Pico de Orizaba


Housing a majority of the country’s best hiking spots, the Trans-Mexican Volcanic Belt stretches from the Gulf of Mexico to the Pacific Ocean. The Trans-Mexican Volcanic Belt is also referred to as the Transvolcanic Belt, the Sierra Nevada, and the EjeVolcanico Transversal. Located in Central-Southern, Mexico, it snows at the highest peaks almost throughout the year.

Several of the tallest mountains and volcanoes are just a trip away from the capital of the country, Mexico City. Among the ones to be recommended is Pico de Orizaba, the highest point of Mexico.

About Pico de Orizaba

At 5,636 meters tall, Pico de Orizaba is Mexico’s highest mountain and the North American Continent’s 3rd tallest peak. Located on the eastern area of the Transvolcanic Belt, it is identified as a dormant stratovolcano, found around 300 kilometers away from Mexico City.

The locals have called it Citlaltépetlc, as according to their native language. Pico de Orizaba translates to “Star Mountain” in Aztec. Some call it Volcan Pico de Orizaba, which means “Volcano Peak of Orizaba.” Early natives have used to call it Poyautécatl, which is their way of saying the “mountain that reaches the clouds.”

Coming after the well-known Kilimanjaro of Africa, Pico de Orizaba is deemed as the second most prominent volcanic peak in the world. It is also the 3rd most prominent peak of North America.

Routes to take

It has two well-known routes: the Rutadel Sur and the Jamba Glacier Route. The former is much shorter; however, it would require mastery of the technicalities of scaling mountains. The Jamba Glacier route, on the other hand, will take much more TimeTime to complete the climb but is the most popular route.

Rutadel Sur will have its hikers start from the Fausto Gonzales Hut. At approximately 5000 meters up, crampons and ropes would be likely used. There are no glaciers on the south side, but it is important to use these different equipment types.

The Jamba glacier route can be accessed by driving to Tlachichuca from Mexico City. The ascent begins at the Piedra Grande Mountain Hut.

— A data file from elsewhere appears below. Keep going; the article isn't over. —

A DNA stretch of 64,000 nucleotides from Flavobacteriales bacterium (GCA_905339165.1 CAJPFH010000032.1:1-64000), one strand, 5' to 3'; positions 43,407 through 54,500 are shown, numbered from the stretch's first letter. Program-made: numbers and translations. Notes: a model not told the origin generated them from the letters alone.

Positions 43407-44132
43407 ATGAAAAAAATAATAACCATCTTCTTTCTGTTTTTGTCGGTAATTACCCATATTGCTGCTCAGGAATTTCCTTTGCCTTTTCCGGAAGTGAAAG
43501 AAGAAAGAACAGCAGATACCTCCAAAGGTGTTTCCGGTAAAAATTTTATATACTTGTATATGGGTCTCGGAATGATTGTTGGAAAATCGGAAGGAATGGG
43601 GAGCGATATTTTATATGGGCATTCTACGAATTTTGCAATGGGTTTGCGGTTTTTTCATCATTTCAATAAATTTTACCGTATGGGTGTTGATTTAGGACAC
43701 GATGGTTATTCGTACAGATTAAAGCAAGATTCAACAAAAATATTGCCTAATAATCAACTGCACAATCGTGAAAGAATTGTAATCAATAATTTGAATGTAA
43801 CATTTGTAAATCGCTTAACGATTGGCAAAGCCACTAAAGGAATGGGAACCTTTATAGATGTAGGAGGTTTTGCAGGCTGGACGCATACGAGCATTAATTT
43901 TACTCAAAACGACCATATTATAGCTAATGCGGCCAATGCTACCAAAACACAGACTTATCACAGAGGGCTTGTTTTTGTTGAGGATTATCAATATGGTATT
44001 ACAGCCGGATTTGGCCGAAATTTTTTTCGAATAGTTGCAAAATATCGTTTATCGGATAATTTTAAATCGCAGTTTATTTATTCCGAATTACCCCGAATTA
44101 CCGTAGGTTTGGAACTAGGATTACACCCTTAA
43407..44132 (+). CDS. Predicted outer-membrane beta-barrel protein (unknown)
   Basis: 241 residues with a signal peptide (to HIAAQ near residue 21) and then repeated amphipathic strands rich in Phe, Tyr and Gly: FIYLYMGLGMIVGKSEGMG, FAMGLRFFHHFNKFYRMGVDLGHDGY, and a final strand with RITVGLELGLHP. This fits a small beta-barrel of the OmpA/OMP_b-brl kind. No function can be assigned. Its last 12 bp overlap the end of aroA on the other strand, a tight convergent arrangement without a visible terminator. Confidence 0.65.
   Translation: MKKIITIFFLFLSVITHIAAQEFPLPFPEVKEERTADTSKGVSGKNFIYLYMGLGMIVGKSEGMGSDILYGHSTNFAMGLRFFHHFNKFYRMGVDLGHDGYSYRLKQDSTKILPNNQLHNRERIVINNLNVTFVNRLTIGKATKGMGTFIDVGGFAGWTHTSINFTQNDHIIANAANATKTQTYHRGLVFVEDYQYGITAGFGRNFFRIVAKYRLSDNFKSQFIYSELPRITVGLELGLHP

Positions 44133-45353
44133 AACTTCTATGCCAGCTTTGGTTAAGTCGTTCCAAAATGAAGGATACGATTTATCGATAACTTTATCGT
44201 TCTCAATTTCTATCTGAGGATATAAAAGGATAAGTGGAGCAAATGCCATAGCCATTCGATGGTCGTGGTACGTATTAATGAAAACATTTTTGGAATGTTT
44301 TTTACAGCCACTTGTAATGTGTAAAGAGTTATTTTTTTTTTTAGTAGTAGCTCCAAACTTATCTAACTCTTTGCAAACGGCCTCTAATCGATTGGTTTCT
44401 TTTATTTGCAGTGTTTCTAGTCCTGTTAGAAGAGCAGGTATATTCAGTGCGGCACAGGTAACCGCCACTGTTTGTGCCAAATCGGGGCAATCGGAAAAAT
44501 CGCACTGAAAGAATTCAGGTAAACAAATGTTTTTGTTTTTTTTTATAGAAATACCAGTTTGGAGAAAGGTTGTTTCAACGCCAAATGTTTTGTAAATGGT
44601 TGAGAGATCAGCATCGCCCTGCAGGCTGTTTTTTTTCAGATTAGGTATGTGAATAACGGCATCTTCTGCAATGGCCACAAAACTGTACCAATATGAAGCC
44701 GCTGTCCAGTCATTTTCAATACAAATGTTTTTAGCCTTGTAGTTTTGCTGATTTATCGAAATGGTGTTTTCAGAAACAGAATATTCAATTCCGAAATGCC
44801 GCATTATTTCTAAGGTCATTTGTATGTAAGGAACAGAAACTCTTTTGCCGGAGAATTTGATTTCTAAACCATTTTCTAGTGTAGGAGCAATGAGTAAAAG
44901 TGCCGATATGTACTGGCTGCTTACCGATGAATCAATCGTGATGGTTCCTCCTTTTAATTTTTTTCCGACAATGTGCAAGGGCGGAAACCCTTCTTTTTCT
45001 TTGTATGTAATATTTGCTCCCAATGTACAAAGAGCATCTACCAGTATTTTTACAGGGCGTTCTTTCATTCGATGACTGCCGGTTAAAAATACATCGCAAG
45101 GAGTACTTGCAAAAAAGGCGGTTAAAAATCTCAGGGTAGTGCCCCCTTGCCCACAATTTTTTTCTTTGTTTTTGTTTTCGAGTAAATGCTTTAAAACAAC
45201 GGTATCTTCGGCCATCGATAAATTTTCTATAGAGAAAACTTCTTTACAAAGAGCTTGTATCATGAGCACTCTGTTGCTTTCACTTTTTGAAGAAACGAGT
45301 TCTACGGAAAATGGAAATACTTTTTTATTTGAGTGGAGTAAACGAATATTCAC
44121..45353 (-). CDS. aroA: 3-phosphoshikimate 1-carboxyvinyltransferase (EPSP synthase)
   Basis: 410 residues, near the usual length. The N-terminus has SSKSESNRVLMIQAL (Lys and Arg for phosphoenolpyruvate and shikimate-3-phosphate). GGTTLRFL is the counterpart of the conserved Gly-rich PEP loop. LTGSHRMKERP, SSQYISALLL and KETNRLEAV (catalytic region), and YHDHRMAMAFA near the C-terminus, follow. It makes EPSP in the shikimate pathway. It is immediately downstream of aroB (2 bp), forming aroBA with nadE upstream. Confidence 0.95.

Best Time and how much Time it Takes to Scale the Mountains

The best months to visit are from November to May. These months mark the dry season of the country. It takes an average of 15 hours for a trip from the hut to Pico de Orizaba’s peak and back. Many hikers take this by starting at around 1 a.m. By 10 a.m., the hikers are expected to have reached the summit and then successfully return to the mountain hut at about 4:00 p.m. Some treks, though, can take two to three days. There are instances that hikers will have to acclimatize first before attempting to scale the summit.

Difficulty of Climbing

Pico de Orizaba is considered perfect for novice hikers to train them for hikes to more daunting peaks like those in Andes and Alaska. It requires little technical difficulty, but there is a need for some mastery in using an ice ax, crampons, and rappelling devices.

When it comes to the Weather Conditions, this mountain has seen through a lot. Located in a subtropical zone, people in the downtown area used to humidity and warmth. However, when going higher up, it becomes freezing cold and eventually alpine.

Mountaineers should also be wary of the crater rim because any slip or unforeseen turn could fall into the crater or fall down the steep landform. These can be fatal.

For those worried that the volcano may erupt again, its last eruption happened during the 1840s. It has been declared dormant by geologists, but scientists still continue to learn more about the volcano and its potential hazards. For now, it’s not that big of a risk.

The Cost of the Climb

Some climbers hire a guide to help them scale the mountain and understand which corners to take and what cautions to make. Prices usually start at around $500 per person in little private trips. But if you expand the number, the price gets lower.

Why Climb the Mountain

Pico de Orizaba and many other Mexican mountains of this belt may be miles from each other and offer hikers different experiences; however, they offer almost the same reasons as to why anyone should attempt to scale these captivating giants.

First, these mountains belong to the highly-redeemed Transvolcanic Belt. Second, the journey itself is generally not as difficult as many summits but, at the same TimeTime, will give mountaineers opportunities to make use of the landscape and formations for warm-ups and practices for more challenging peaks. Finally, climbing any mountain gives its successful climbers a stunning view and sense of achievement. What’s unique, however, is the view of many other beautiful mountains belonging in the string of magnificence found in the Transvolcanic Belt.